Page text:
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Super Extra Grande Paperback – June 7, 2016
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“Intergalactic space travel meets outrageous, biting satire in Super Extra Grande . . . Its author, José Miguel Sánchez Gómez, who writes under the pen name Yoss, is one of the most celebrated—and controversial—Cuban writers of science fiction . . . Reminiscent of Douglas Adams—but even more so, the satire of Rabelais and Swift—Yoss mocks racist and sexist stereotypes while critiquing Western environmental policies via his enormous, bumbling narrator who somehow manages to save the day.”
—Nancy Hightower, The Washington Post
“A lighthearted space-opera adventure by Cuban author Yoss . . . This novel's madcap tone is very similar to Douglas Adams'—so much so that it's almost impossible to avoid drawing such comparisons (although Adams didn't joke about oral sex with aliens, as Yoss does here). As in Adams' works, the galaxy's species are terrifically alien, sporting six breasts and no teeth or breathing methane instead of oxygen. There are also lots of fun references and wordplay throughout the book: the giant amoebas, for example, live on planet Brobdingnag, which orbits a star called Swift-3, while Jan Amos Sangan Dongo is a riff on sangandongo, Cuban slang for 'really big.' But possibly the most enjoyable aspect of this strange world is that it takes place in a future in which an Ecuadorean Jesuit priest discovers faster-than-light travel, and the first space flight proving his theory is announced by unfurling a banner on Mars that reads 'Suck on this, dumb-ass gringos!' Also, the lingua franca of this future is Spanglish, and all the dialogue appealingly follows suit: 'el amor—don't we know it bien!—goes beyond lo físico, even lo químico. Far beyond.' An exceptionally enjoyable comic tale set in a fully realized, firmly science-fictional universe.”
— Kirkus, Starred Review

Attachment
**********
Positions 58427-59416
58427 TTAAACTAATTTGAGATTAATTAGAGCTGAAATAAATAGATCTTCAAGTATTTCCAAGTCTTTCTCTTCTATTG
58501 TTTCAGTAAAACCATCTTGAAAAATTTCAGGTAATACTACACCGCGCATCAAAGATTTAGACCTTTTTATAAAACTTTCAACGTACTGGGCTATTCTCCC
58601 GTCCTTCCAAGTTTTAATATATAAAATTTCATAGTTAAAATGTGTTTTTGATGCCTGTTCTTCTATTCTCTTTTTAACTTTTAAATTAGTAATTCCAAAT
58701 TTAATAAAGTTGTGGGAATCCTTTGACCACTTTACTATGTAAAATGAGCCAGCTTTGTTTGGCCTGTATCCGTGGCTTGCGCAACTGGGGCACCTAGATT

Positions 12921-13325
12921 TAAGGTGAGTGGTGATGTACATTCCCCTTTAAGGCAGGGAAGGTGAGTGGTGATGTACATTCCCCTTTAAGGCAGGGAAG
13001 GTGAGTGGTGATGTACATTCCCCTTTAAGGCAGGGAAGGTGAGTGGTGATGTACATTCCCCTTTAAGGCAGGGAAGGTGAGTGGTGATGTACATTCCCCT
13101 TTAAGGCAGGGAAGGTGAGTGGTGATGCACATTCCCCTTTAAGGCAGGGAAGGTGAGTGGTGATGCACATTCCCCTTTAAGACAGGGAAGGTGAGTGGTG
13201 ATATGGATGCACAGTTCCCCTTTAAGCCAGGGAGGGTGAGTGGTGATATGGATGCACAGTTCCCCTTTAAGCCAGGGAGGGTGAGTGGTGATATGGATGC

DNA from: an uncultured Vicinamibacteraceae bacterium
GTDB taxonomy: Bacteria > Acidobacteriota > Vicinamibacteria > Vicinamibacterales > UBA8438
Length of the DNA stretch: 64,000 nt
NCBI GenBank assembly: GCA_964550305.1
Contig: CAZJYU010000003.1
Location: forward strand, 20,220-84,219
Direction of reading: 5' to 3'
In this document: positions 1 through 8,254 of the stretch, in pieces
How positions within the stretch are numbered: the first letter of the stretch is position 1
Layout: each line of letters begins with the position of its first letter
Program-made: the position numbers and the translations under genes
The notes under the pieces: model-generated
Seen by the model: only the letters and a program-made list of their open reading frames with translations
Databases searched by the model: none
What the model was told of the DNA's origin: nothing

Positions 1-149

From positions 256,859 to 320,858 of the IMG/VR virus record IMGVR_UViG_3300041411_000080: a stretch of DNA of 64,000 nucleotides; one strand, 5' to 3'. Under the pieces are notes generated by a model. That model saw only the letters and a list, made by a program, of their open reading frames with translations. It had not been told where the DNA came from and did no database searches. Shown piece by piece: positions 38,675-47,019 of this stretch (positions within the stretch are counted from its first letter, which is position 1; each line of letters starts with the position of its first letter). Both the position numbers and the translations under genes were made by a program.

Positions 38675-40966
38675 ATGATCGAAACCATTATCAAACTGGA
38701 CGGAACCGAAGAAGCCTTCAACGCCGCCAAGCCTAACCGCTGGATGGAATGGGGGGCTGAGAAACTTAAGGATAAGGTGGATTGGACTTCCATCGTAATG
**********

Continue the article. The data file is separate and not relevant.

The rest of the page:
“Science fiction is a place where minority authors have brilliantly mixed the possibilities of the future with the sociopolitical problems of their time. Everything from politics and sexism to racism and the silence of the subaltern (the one Gayatri Chakravorty Spivak wrote about) have been explored within the context of a narrative that takes place in a fictional future. Cuban science fiction author Yoss’ Super Extra Grande does all these things . . . [Yoss] marries hard science with wild invention and throws that mix into a hilarious, politically and sexually charged universe where all alien races have stopped being unknown to each other. The result is a witty narrative that proves that, when done right, science fiction can be the most entertaining genre even when delivering a message . . . Spanglish dialogue enriches the narrative and makes it crackle with authenticity . . . Kudos must be given to translator David Frye for his outstanding work . . . Besides the space it creates to discuss alternate realities, the best science fiction is that which delivers on the promise of its name, and Yoss pulls it off with flying colors in part thanks to his degree in biology and in part thank to his fearless approach to creation. The variety of creatures he crafted for this relatively short novel is a testament to a powerful imagination, and the fact that he managed to flawlessly merge them with a larger narrative without bogging down the action is proof that he is a talented storyteller. Furthermore, Yoss’ work deserves attention because regardless of what he does in the story, he always keeps his focus on subverting the order of things . . . Yoss tackles science fiction with the attitude of a rock star, and he has the talent to make even his wildest ideas work. Super Extra Grande follows the parodic tradition of Cuban science fiction and treads new grounds in terms of the amount of imagined science and fauna found in its pages. This is a narrative in which anything is possible, love and desire are thrown into the tumultuous new territory of interspecies relationships, and Spanglish is the unifying language of the galaxy. In other words, this is science fiction at its best: wildly imaginative, revolutionary, full of strange creatures, and a lot of fun to read.”